Mathew Hooten, senior installation technician, also came to Huft for the environment. He had several friends who already worked there, and he was impressed by the fact that not one of them ever had anything negative to say about the company.
“The management team here is just different than any other company,” said Hooten. “They care more about employees, and it's not just the job. They want me to install the equipment correctly, not just put it in and walk away. Brian really cares about the homeowner, and he's super hands-on if I need to call him. He'll show up on a jobsite, and he’s not afraid to get dirty. He's really involved, and no matter what he's doing, he'll drop it and come out on the jobsite and get in there with us to make sure everything goes smoothly.”
TAKING CALLS: Call center supervisor Ryan Reid works on his computer while owner Brian Huft looks on. (Courtesy of Huft Home Services)
It’s that problem solving nature of the HVAC business that Huft particularly loves. “When customers call us with a problem, they're upset, and then we're able to fix it and make them happy, and it's just a lot of fun being able to help. It’s gratifying to make people happy and build relationships with customers that we've had since we opened.”
In fact, if there’s one piece of advice Huft would give to others starting out in the HVAC business, it’s to build those relationships with customers, rather than simply focusing on the money.
“If you're constantly chasing dollars, that’s not the right mindset,” he said. “Focus on taking care of customers and making people happy. If they’re happy, they’re going to tell their friends and family about the great service they got from you versus the guy who just tried to sell them something. There’s a difference. Be thorough, take care of the customer to the best of your ability, and make them a lifelong client. The money will come later.”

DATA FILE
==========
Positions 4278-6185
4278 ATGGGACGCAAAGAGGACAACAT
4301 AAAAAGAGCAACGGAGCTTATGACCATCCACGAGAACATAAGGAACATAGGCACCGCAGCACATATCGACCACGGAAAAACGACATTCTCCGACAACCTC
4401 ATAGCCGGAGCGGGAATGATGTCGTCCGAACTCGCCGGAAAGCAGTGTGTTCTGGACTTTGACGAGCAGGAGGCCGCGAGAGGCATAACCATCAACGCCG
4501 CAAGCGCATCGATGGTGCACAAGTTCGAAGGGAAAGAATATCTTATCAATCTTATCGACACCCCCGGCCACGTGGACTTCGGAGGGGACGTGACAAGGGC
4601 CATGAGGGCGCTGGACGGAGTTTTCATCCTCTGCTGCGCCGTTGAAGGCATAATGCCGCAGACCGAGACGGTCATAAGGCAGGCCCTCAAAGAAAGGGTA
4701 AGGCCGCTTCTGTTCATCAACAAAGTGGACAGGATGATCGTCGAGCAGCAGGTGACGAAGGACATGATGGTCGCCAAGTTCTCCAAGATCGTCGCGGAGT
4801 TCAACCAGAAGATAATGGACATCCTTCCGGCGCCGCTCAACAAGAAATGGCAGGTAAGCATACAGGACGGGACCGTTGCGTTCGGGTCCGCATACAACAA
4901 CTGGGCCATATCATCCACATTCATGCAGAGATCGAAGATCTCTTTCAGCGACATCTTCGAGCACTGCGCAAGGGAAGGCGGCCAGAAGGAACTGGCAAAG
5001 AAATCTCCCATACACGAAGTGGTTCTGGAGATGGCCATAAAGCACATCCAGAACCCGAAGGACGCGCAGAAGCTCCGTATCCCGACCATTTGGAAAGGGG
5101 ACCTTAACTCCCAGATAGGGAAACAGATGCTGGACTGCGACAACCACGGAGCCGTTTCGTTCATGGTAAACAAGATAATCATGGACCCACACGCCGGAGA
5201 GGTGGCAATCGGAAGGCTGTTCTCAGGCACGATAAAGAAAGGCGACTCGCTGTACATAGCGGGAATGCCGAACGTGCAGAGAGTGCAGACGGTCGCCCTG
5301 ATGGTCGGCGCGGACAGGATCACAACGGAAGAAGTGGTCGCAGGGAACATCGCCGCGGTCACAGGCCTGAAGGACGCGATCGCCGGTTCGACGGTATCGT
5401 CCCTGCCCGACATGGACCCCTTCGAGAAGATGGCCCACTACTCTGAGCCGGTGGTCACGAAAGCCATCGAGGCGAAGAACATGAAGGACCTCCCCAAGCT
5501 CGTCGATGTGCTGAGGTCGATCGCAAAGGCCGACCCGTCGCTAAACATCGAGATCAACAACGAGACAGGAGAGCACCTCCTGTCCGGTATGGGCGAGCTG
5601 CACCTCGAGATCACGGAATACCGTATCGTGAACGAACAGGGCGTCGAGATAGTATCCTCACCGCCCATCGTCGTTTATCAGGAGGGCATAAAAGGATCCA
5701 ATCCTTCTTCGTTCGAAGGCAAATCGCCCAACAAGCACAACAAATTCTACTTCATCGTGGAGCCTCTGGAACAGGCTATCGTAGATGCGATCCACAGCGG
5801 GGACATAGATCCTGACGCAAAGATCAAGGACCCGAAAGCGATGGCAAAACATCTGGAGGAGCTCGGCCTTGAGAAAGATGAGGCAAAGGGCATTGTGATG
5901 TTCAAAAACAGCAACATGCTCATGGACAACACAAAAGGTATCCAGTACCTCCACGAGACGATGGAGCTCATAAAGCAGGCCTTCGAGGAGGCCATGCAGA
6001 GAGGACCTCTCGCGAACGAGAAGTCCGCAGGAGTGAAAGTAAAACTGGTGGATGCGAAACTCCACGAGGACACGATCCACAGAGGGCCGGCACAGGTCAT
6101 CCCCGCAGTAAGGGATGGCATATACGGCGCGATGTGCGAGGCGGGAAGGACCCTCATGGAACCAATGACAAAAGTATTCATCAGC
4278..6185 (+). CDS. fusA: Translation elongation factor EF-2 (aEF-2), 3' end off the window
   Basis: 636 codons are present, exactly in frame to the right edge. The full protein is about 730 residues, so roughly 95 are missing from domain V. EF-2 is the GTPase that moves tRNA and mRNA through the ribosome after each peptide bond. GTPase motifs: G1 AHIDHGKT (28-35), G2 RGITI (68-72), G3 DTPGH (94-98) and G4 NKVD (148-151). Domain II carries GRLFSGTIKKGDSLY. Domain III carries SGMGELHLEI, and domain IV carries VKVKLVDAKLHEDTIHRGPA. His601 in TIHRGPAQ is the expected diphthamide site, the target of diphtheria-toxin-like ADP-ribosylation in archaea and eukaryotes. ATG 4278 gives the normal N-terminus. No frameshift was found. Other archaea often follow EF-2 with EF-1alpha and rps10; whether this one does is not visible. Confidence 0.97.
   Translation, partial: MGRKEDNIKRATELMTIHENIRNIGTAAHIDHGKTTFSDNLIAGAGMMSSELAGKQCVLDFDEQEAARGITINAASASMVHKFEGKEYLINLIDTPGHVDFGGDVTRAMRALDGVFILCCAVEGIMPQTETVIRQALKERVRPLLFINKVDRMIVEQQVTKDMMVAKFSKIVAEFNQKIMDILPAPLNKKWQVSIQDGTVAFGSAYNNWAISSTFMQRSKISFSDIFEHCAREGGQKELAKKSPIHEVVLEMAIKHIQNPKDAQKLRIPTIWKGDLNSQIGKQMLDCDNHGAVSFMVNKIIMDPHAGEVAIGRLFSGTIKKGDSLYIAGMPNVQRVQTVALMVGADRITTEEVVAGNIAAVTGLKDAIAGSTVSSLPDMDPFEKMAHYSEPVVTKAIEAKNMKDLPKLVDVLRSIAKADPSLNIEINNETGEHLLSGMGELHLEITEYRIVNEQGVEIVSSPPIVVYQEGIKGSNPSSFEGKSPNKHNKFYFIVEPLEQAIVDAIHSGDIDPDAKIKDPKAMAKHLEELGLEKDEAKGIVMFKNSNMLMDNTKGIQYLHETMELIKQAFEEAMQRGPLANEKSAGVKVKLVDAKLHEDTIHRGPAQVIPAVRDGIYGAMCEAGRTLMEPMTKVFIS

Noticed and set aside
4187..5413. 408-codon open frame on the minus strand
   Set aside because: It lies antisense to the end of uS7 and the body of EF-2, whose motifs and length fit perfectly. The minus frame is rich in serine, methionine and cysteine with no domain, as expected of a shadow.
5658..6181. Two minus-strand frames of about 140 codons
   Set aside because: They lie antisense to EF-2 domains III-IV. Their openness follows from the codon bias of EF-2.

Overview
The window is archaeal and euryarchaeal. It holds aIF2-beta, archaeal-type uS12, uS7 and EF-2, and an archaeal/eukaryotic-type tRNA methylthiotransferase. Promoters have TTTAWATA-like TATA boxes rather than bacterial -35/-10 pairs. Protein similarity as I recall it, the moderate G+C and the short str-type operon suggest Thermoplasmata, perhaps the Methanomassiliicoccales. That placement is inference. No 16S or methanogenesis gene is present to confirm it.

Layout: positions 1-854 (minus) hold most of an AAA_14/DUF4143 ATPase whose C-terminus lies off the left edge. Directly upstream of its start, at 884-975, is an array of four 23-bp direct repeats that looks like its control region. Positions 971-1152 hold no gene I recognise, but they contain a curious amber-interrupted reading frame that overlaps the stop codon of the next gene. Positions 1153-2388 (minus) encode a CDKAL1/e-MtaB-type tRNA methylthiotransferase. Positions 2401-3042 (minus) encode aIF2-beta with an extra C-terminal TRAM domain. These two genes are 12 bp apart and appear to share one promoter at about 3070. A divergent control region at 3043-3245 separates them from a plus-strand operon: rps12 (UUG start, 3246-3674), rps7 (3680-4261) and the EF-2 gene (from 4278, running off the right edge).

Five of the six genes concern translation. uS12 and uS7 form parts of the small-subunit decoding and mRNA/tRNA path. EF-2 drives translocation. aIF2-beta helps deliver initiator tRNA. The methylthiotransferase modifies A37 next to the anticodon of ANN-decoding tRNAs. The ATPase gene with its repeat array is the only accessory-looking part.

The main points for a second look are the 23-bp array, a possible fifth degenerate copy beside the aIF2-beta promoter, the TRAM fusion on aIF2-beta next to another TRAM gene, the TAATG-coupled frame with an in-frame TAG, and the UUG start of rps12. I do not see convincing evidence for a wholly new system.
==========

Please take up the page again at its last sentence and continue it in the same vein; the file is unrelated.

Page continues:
Building a School
In order to keep customers happy, it is necessary to have a well-trained staff of technicians who are skilled at installing and servicing HVAC equipment. That’s easier said than done, due to the technician shortage that has plagued this industry for years. Instead of simply complaining about the lack of labor, Huft decided to be proactive and create his own in-house HVAC trade school. No experience is necessary, and best of all, students are paid for the training.
SCHOOL DAY: HVAC school is in session, with (from left to right), Andrew Keith, a former warehouse driver for Huft and now a student; Bradley Martinez, the instructor at Huft U; Brian Huft, owner and CEO; and student Elijah Treadwell. (Courtesy of Huft Home Services)
“The difference between our trade school and a regular trade school is that a regular trade school will take anybody who’s willing to pay them,” said Huft. “We’re very selective, because we’re actually hiring employees. They get paid to go to school, so they start out making an hourly rate, and after 30 days, they have medical benefits, just like all our other full-time employees. Best of all, they’re not accruing debt. In a regular trade school, students aren’t getting paid, and they’re accruing debt. Our techs can hit the ground running without accruing debt, and they're already making money from day one of school.”